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I am using the table below as model selection tool (at least as starting point)

enter image description here

Let's say that I choose a proper model according to the table and I get nice ACF and PACF out of it, but either my AR term or my MA term is pretty high, is there a way to simplify it?

Note: I don't know if it is relevant, but I am using R.

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  • $\begingroup$ .......... see my answer $\endgroup$ – IrishStat Nov 15 '17 at 12:02
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    $\begingroup$ What do you mean by "either my AR term or my MA term is pretty high"? I assume you mean the AR or MA orders? This can happen with seasonality (and then you should be doing seasonal differencing), but otherwise very rarely. $\endgroup$ – Stephan Kolassa Nov 15 '17 at 12:04
  • $\begingroup$ Or perhaps I actually misunderstood the question... Could you clarify? $\endgroup$ – Firebug Nov 15 '17 at 12:27
  • $\begingroup$ My question is, if after an iterative process I find a proper model but the AR or MA order (or both) is pretty high, should I consider a way to simply them? If yes, how should I procede? $\endgroup$ – user158013 Nov 15 '17 at 12:34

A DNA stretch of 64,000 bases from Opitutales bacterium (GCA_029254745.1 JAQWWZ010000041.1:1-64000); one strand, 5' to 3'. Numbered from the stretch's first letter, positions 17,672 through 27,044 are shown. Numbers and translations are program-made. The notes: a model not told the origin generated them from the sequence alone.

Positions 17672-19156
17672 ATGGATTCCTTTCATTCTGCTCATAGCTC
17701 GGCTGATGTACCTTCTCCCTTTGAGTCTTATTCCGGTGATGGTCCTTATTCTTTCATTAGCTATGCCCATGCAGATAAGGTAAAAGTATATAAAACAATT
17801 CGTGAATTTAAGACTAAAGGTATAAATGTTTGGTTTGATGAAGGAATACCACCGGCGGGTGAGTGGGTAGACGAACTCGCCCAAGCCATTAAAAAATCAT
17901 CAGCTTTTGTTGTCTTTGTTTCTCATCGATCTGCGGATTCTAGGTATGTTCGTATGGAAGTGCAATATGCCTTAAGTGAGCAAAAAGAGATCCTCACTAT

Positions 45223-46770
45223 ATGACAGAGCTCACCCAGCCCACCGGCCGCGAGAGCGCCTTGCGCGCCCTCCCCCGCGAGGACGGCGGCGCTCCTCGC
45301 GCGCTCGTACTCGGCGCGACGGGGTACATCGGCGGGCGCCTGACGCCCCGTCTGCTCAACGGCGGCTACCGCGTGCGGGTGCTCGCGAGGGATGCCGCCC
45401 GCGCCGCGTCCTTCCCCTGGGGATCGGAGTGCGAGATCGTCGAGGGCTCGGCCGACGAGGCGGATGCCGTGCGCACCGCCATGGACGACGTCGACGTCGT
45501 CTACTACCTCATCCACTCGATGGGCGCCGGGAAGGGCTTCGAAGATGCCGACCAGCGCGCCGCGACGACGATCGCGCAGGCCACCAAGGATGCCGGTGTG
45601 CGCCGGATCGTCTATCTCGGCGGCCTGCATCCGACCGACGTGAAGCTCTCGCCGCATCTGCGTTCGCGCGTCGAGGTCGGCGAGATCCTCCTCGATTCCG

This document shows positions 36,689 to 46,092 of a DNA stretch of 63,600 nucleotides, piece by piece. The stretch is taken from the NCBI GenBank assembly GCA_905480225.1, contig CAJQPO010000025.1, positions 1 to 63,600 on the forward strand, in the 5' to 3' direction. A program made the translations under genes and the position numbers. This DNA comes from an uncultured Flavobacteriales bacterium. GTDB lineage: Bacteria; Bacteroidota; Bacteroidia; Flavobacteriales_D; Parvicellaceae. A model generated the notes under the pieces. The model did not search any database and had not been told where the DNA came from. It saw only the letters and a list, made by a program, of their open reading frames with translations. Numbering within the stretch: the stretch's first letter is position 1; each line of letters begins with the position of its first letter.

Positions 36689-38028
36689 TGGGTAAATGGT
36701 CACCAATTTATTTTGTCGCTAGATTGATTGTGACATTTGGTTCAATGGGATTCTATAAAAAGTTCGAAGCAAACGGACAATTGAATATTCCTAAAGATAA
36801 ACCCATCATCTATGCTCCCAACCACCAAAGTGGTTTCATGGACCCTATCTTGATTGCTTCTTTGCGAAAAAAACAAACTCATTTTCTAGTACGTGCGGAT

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    $\begingroup$ Could you try to make your title more specific? And also explain what you mean by "AR term or my MA term is pretty high"? $\endgroup$ – Richard Hardy Nov 15 '17 at 12:37
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keep in mind that there is a presumption of no pulses, no level shifts , no seasonal pulses and no local time trends in your approach. If you treat the identification in a holistic manner , the ARIMA structure is often quite simplified and more correct. Additional assumptions are that both the parameters and the model error variance are constant over time. One has to read/understand the fine print.

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    $\begingroup$ I am not sure I totally understood your answer: but my question is not actually about the selection method; it's more about wheter or not I should take for good a model with high AR or MA order or if I should argue them somehow. $\endgroup$ – user158013 Nov 15 '17 at 12:34
  • $\begingroup$ i would argue them by starting simple and proceed with an iterative self-checking process to build up the model to a point of sufficiency. The software/approach you are using to do model identification is probably way over-parameterizing. If you wish to post a data set and your model I will try and help further. $\endgroup$ – IrishStat Nov 15 '17 at 12:41

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